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IBM® Forms Experience Builder is an easy-to-use Web application for data collection. With its Web-driven user interface, it provides a secure, dynamic, and intelligent frontend to on-demand business processes. Apache Solr is the popular, ultra-fast, open-source enterprise search platform from the Lucene project.
By integrating the two products, we could obtain a highly reliable file-search mechanism that can be used for all data-collection Web applications, using Forms Experience Builder for the user interface.
Forms Experience Builder
IBM Forms Experience Builder provides the ability to build forms by dragging and dropping items from a palette of choices. IBM Forms provides a secure, dynamic, and intelligent frontend to on-demand business processes.
It is quite easy to create and deploy a form using Forms Experience Builder. Just install the IBM Forms Server - Forms Experience Builder and we can start building an interactive, easy-to-use application to collect data or gather user feedback, simply using drag and drop.
Apache Solr is an open-source enterprise search server based on the Lucene Java search library, with XML/HTTP and JSON APIs. It consists of hit highlighting, faceted search, caching, replication, debugging and a Web administration interface. Apache Solr is a scalable, highly available, easy-to-maintain search solution.
It can be used with any Java Servlet Container, but it also has a built-in server called “jetty” that is easy to install and use, so we use it for our demo. Download and install Apache Solr version 3.5.0, to try out the demo.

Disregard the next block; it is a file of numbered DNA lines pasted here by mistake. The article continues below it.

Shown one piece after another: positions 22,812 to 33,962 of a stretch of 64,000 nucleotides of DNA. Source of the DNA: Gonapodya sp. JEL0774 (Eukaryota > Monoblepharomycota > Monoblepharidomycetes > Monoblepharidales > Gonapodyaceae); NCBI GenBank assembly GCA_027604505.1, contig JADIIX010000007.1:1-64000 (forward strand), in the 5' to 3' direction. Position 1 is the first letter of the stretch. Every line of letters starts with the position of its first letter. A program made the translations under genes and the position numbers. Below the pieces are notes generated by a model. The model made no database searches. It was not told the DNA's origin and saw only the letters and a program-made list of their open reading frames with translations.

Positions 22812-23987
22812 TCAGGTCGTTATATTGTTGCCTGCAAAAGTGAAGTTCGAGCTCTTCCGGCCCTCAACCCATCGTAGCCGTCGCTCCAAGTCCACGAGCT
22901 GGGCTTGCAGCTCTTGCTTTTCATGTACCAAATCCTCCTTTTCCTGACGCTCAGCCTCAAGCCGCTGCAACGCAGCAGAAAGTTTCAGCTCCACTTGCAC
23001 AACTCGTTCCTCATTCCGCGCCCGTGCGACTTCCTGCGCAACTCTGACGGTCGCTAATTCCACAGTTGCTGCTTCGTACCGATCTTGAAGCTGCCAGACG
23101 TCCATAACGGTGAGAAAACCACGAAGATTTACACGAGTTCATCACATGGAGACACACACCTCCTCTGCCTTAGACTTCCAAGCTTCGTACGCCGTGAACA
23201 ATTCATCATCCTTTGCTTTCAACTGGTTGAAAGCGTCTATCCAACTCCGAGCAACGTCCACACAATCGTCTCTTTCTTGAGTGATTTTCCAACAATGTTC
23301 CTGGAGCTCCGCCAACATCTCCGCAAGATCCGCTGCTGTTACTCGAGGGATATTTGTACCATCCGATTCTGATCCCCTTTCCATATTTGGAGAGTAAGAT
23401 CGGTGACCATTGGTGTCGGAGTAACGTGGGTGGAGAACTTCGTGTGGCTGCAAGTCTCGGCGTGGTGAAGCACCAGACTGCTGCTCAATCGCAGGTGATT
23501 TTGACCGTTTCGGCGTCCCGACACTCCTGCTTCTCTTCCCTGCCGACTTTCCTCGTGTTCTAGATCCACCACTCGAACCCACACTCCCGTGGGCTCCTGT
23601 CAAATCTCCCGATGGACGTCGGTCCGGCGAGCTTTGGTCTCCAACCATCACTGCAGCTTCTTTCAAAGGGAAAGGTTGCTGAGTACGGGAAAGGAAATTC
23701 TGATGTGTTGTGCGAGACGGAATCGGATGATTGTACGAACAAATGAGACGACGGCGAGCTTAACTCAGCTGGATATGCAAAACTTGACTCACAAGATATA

To install it, you just need to extract the zipped folder and start using it. It has schema.xml, which describes how to use different Solr features, we need to add document data fields to the schema which are used for searching.
After installing IBM Forms we must create an application that lets us use a real-life retail-store business scenario in which we create a customer product purchase behavior feedback that is filled by retail shop owners.
Creating Forms Experience Builder
1. First we create a form, Retail_Product_Owners, with the fields shown in figure 1.
Figure 1. Retail_Product_Owners form
2. After filling in all the fields, you should see that, at runtime, the backend View Response page of the application looks like that shown in figure 2.
Figure 2. View Response page